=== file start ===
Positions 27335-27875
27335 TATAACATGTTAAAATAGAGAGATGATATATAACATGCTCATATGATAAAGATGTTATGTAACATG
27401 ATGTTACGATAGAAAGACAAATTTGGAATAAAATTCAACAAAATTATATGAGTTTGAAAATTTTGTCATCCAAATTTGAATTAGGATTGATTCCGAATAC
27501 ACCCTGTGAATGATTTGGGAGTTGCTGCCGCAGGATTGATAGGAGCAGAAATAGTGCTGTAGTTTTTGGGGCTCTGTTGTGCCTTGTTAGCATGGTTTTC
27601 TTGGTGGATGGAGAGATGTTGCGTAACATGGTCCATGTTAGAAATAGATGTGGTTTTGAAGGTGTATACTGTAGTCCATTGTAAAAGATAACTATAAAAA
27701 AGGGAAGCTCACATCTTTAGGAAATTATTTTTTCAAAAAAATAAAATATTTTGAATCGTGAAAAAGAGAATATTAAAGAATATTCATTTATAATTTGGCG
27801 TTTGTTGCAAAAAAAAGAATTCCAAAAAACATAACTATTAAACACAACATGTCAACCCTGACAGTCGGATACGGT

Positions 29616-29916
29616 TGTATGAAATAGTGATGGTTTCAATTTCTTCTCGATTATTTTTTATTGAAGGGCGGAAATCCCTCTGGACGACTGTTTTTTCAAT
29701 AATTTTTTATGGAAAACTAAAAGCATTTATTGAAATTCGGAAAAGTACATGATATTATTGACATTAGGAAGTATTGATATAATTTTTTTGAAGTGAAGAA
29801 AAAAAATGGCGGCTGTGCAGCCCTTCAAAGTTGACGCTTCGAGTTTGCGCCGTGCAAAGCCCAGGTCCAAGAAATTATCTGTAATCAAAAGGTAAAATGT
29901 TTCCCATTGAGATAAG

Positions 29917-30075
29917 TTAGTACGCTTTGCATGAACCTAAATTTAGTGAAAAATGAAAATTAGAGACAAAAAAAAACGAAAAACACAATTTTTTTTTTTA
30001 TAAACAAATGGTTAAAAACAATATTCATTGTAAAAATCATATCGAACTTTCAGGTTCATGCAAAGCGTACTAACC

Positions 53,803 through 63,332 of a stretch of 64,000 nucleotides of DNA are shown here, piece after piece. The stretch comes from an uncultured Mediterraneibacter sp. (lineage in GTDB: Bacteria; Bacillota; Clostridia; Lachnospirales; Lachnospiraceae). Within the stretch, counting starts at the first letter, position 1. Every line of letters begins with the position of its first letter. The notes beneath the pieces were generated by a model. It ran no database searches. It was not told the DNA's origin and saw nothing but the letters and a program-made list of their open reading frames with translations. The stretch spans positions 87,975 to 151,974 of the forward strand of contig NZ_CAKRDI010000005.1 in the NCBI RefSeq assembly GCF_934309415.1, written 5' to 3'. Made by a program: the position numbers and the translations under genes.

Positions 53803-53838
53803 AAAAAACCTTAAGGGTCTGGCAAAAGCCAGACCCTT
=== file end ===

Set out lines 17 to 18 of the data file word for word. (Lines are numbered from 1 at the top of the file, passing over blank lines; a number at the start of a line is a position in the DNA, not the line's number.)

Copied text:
Positions 53803-53838
53803 AAAAAACCTTAAGGGTCTGGCAAAAGCCAGACCCTT